In the culinary establishment of the United States, French food is no longer just one nation united under baguettes and Brie; it's the varied culinary traditions of Alsace, Bordeaux, Brittany, and Provence. In the cookbook aisle, you'll find volumes inspired by the foods of a countryside France farmhouse alongside many versions of Parisian cuisine, from bistros to home kitchens; another title that's Monét-inspired proffers the foods of the village Giverny alone. "French" food is not a monolith, but a grouping of far more specific types of cookery.
Italy has cookbooks devoted to the dishes of Calabria, Rome, Sardinia, and Tuscany; the sweets of Basilicata, Campania, and Puglia; and the pizzas of Naples, which are a religion in their own right. Cookbooks about Mexico are beginning to diversify into deeper explorations of the foods of Mexico City, Oaxaca, and Yucatán; so are those focused on China, as they explore the distinct traditions of Hakka, Jiangnan, and Sichuan cuisines. A scope that examines regions, instead of just nations, broadens the understanding of global foodways, revealing how geographical and cultural differences in a single country give rise to different practices of eating.
This complexity in understanding, however, isn't one evenly afforded to international food cultures. The American food landscape distills many global cuisines into singularly national identities, and food media tends to frame cuisines from countries it deems "less familiar" to most Americans through generalizations. In doing so, it shuffles the localized foodways—and the diversity of the people that create them—into an amalgamation of national culture, and that's if it recognizes those nations at all. While Italy gets treatment that sees the cream sauces of the North as a tradition distinct from the tomato-based sauces of the South, the complex and varied cuisine of a nation like Argentina may be vastly oversimplified into a short, easily navigable menu that favors asado and chimichurri.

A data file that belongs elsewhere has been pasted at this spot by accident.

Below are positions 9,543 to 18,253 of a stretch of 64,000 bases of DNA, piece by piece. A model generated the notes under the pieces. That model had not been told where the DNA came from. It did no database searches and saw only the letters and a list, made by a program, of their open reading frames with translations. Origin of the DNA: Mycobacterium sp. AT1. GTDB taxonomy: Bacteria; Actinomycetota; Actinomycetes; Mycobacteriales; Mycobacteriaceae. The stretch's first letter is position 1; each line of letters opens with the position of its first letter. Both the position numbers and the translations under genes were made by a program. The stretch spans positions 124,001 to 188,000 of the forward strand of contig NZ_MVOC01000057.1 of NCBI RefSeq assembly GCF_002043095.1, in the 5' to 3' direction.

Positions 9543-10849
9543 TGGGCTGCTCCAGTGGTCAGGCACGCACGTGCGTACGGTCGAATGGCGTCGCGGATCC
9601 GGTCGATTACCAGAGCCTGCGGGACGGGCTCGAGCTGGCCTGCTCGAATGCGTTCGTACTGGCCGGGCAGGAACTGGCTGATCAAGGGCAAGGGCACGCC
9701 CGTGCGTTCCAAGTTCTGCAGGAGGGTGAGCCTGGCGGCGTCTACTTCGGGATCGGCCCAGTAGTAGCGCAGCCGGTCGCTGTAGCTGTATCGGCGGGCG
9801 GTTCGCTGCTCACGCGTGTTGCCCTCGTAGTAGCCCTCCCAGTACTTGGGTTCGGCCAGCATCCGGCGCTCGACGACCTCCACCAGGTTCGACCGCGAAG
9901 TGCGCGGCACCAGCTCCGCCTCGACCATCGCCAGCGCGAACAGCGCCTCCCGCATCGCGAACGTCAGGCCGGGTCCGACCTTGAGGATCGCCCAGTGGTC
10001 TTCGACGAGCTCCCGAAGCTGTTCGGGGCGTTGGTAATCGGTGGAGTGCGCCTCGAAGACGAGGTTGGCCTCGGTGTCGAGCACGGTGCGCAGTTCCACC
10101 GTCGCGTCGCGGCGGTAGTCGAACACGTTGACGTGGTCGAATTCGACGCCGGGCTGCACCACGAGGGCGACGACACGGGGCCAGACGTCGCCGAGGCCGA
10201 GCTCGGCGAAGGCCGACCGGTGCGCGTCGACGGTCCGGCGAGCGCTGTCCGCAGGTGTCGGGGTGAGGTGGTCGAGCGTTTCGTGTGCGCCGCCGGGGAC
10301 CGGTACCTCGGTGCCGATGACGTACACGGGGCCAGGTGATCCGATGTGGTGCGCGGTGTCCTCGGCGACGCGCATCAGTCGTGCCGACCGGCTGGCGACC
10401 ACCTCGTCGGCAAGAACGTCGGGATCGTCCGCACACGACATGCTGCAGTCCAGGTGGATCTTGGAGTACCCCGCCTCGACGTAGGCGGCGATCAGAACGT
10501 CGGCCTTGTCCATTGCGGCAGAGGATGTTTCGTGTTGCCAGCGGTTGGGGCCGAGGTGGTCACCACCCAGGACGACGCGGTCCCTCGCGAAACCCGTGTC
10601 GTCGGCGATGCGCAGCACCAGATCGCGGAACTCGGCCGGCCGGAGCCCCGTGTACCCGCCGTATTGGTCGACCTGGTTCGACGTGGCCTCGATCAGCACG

"It was amazing that such an important gastronomic area—a region the size of a European country—was being seen as not worthy of separate attention."
The evidence suggests that inroads into regional nuance correlate with countries that are considered more familiar to more Americans. According to a 2019 AAA report, France, Italy, and Mexico were among the top five international travel destinations for people from the U.S., and outside major food hubs in the U.S., restaurant options are limited to a handful cuisines. The American perspective tends to simplify countries outside this short list, and cookbooks provide an easy way to see how Americans understand global food. "Books really reflect the general Western culture of what outside cultures are okay and accepted," said Ken Concepcion, co-owner of the Los Angeles culinary bookstore Now Serving.
For outsiders, national cuisine provides a starting point through dishes that can be found all over a country, despite clear distinctions in regional techniques, ingredients, and histories. "The world is infinitely complex and we have to, to a certain extent, generalize to be able to cope with it and to be able to talk about anything at all," said Fuchsia Dunlop, a London-based food writer who's regarded as one of the leading English-speaking experts on Sichuan food. "In some contexts, it's useful to make generalizations, but at the same time, you have to be aware that they are generalizations and that they have their limitations."
Among authors in Western food media, Dunlop has been particularly successful in highlighting regional food around the world. Her work—the point of which she describes as "to try and argue for the merits of the region and for its richness as a culinary culture"—has homed in on Sichuan, Hunan, and the lower Yangtze region, and although her book Every Grain of Rice: Simple Chinese Home Cooking draws from different parts of China, she has no intention of collapsing "Chinese food" into a single work—at least, not until she's allotted an enormous tome. "I don't think it's really possible to sum up Chinese cuisine in a [single] cookbook. It's like doing a book about 'European cuisine,' in a sense." Still, singularly "Chinese" cookbooks are common in the American market.